Center on Wrongful Convictions



Roy Michael Roberts - 99-03-10, Missouri

Kansas City Star and Rick Halperin:

Roy Michael Roberts, convicted of killing a prison guard in 1983, was executed early today.

Roberts was pronounced dead at 12:07 a.m., 2 minutes after the state administered the 1st of 3 lethal doses at the state penitentiary in Potosi.

Roberts' last words were, in part, "You're killing an innocent man."

Gov. Mel Carnahan turned down his appeal for a last-minute reprieve about 10 p.m. Tuesday.

Death penalty opponents were angry, saying questions about Roberts' guilt warranted at least a delay. They said the criticism Carnahan received in January for commuting a death sentence at the pope's request made it difficult for him to consider Roberts' appeal on its merits.

"Roy Roberts is as likely to be innocent as he is guilty," Tom Block, a death penalty activist in St. Louis, said before the execution. "But Carnahan will have pressure not to commute his sentence -- from political opponents and corrections officers."

Carnahan spokesman Chris Sifford said the governor was not under pressure to carry out Roberts' death sentence. Carnahan denied the clemency petition because he did not find sufficient evidence to overturn the jury's verdict, Sifford said.

He said the criticism Carnahan received after commuting the sentence of convicted killer Darrell Mease in January was not a factor.

"That's over and done with," Sifford said Tuesday afternoon. "He (Carnahan) hasn't had a 2nd thought about the Mease case, and it has no bearing on this one."

Carnahan unexpectedly commuted Mease's death sentence to life in prison after Pope John Paul II pleaded for Mease's life during his visit to St. Louis. Carnahan said at the time that his decision was in response to the pope's simple plea for mercy and did not signal a change in policy.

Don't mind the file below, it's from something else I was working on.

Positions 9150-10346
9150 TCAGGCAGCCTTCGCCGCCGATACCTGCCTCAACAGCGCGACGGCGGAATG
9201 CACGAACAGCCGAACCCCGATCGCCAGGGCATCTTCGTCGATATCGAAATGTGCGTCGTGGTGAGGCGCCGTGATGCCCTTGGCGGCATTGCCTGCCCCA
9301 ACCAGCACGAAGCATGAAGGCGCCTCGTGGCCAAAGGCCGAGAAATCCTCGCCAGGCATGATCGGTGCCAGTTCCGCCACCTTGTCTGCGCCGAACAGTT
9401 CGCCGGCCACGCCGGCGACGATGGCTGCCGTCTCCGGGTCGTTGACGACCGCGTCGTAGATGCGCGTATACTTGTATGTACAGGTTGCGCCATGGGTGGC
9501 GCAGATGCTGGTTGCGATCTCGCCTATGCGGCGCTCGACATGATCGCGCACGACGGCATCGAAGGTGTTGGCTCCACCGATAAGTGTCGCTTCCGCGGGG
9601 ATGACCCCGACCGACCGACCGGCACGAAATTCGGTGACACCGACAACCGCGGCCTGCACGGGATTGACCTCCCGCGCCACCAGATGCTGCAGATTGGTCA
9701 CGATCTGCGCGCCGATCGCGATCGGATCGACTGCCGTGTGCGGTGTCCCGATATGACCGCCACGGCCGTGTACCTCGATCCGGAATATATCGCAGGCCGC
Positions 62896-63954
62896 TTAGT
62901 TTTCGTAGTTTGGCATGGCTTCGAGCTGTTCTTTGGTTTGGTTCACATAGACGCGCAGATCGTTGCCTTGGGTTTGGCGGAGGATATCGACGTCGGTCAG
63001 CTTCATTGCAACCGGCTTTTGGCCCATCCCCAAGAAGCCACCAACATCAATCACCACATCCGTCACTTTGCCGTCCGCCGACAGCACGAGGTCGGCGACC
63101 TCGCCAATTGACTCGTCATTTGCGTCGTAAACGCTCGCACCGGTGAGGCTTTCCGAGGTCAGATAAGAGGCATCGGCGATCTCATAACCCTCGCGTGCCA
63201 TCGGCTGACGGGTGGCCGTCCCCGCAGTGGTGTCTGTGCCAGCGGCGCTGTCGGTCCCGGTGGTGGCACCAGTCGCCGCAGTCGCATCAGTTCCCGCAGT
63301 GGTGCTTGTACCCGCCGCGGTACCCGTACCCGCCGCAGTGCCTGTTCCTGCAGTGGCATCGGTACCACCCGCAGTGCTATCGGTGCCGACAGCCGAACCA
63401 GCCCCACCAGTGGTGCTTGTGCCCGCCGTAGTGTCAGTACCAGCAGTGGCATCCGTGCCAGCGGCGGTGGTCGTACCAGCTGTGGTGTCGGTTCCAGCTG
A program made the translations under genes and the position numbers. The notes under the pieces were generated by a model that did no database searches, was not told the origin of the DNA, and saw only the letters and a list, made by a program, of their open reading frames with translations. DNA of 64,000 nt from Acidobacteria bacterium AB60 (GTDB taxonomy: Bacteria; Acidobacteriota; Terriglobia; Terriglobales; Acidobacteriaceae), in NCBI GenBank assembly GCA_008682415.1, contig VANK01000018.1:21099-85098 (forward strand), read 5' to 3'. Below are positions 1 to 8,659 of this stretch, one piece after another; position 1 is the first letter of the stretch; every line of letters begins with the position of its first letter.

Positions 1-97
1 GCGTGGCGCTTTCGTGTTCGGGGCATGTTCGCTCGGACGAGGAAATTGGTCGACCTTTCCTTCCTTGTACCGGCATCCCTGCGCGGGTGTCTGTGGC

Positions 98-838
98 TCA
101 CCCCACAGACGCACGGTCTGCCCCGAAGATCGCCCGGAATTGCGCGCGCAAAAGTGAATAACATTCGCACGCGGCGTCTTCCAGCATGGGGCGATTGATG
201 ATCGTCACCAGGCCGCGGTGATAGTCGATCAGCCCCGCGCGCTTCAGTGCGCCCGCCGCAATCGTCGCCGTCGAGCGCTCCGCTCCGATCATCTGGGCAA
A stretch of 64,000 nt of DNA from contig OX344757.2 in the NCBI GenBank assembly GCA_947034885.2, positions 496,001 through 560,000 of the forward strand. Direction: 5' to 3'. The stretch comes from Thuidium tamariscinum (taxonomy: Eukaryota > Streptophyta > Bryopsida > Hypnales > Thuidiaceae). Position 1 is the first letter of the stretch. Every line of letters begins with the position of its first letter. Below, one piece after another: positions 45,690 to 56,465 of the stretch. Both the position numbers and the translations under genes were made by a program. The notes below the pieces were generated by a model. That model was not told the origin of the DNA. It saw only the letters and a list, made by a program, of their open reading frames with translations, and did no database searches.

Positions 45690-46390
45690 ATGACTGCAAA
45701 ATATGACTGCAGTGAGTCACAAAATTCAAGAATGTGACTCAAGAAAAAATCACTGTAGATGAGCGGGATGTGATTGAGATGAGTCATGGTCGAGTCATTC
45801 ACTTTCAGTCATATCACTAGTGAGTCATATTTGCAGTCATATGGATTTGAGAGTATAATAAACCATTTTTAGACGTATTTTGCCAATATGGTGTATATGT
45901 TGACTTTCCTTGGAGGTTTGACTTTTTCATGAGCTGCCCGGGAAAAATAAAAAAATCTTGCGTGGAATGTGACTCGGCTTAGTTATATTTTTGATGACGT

The Vatican wrote a letter to Carnahan in the latest case, asking that the governor spare Roberts' life.

Missouri Republicans criticized the decision in the Mease case, saying that Carnahan acted on a whim to spare the life of a man who admitted he shot three persons from a hunting blind. They hinted that they would use the case against Carnahan next year in his campaign for U.S. Senate.

Death penalty opponents said the case showed the arbitrary nature of Missouri executions. Block said executions are scheduled seemingly at random among inmates who have exhausted their appeals.

Mease's execution originally was scheduled for January, but was delayed, apparently because it coincided with Pope John Paul II's visit.

"The politics of these executions stinks," Block said.

Leonard Frankel, a Clayton, Mo., attorney who has handled Roberts' appeals for 9 years, said he thought Roberts would have had a stronger case for clemency if Carnahan had not taken so much criticism on the Mease case.